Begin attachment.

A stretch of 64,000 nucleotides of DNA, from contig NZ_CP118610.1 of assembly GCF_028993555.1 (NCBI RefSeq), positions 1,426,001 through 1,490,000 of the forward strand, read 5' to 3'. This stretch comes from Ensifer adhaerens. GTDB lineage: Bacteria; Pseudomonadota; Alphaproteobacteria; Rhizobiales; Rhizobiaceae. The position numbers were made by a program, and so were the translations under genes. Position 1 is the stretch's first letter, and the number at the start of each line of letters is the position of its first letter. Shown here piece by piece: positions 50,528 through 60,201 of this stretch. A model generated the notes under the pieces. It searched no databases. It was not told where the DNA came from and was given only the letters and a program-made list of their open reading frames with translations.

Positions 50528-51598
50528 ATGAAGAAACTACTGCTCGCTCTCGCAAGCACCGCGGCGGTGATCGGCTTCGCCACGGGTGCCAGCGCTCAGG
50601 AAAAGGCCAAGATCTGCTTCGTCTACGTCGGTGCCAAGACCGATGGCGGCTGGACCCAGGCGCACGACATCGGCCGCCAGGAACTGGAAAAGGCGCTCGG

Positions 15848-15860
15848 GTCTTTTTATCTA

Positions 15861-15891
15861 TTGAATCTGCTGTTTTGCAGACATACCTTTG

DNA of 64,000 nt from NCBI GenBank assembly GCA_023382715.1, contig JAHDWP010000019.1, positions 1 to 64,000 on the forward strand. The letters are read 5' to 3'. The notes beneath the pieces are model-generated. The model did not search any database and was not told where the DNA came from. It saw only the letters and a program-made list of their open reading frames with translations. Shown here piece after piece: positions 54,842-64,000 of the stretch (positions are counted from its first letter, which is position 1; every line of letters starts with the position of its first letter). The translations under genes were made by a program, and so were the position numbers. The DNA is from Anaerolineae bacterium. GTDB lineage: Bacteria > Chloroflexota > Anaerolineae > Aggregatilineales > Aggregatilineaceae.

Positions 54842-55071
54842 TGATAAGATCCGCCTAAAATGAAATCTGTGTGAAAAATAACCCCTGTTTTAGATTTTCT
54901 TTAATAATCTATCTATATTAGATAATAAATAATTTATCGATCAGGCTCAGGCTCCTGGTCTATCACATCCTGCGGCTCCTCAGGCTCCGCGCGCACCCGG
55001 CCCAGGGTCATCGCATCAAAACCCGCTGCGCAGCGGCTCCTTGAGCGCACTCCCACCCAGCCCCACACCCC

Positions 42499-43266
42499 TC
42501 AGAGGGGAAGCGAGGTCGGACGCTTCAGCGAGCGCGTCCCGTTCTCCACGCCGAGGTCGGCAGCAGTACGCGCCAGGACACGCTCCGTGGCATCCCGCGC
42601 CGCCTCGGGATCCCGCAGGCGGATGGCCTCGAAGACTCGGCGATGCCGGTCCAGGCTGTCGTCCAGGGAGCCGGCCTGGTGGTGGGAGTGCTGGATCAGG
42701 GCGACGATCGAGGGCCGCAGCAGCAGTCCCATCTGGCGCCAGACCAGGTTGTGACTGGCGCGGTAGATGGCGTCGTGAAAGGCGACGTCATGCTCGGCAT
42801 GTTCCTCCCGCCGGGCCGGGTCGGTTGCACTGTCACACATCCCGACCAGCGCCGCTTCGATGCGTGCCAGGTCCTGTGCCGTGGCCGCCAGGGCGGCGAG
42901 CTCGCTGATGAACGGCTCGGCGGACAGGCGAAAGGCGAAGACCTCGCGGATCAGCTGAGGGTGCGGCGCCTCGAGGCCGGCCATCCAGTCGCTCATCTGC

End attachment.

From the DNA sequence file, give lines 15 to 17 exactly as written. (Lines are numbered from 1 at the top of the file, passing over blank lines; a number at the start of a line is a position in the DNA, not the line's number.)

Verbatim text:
42499 TC
42501 AGAGGGGAAGCGAGGTCGGACGCTTCAGCGAGCGCGTCCCGTTCTCCACGCCGAGGTCGGCAGCAGTACGCGCCAGGACACGCTCCGTGGCATCCCGCGC
42601 CGCCTCGGGATCCCGCAGGCGGATGGCCTCGAAGACTCGGCGATGCCGGTCCAGGCTGTCGTCCAGGGAGCCGGCCTGGTGGTGGGAGTGCTGGATCAGG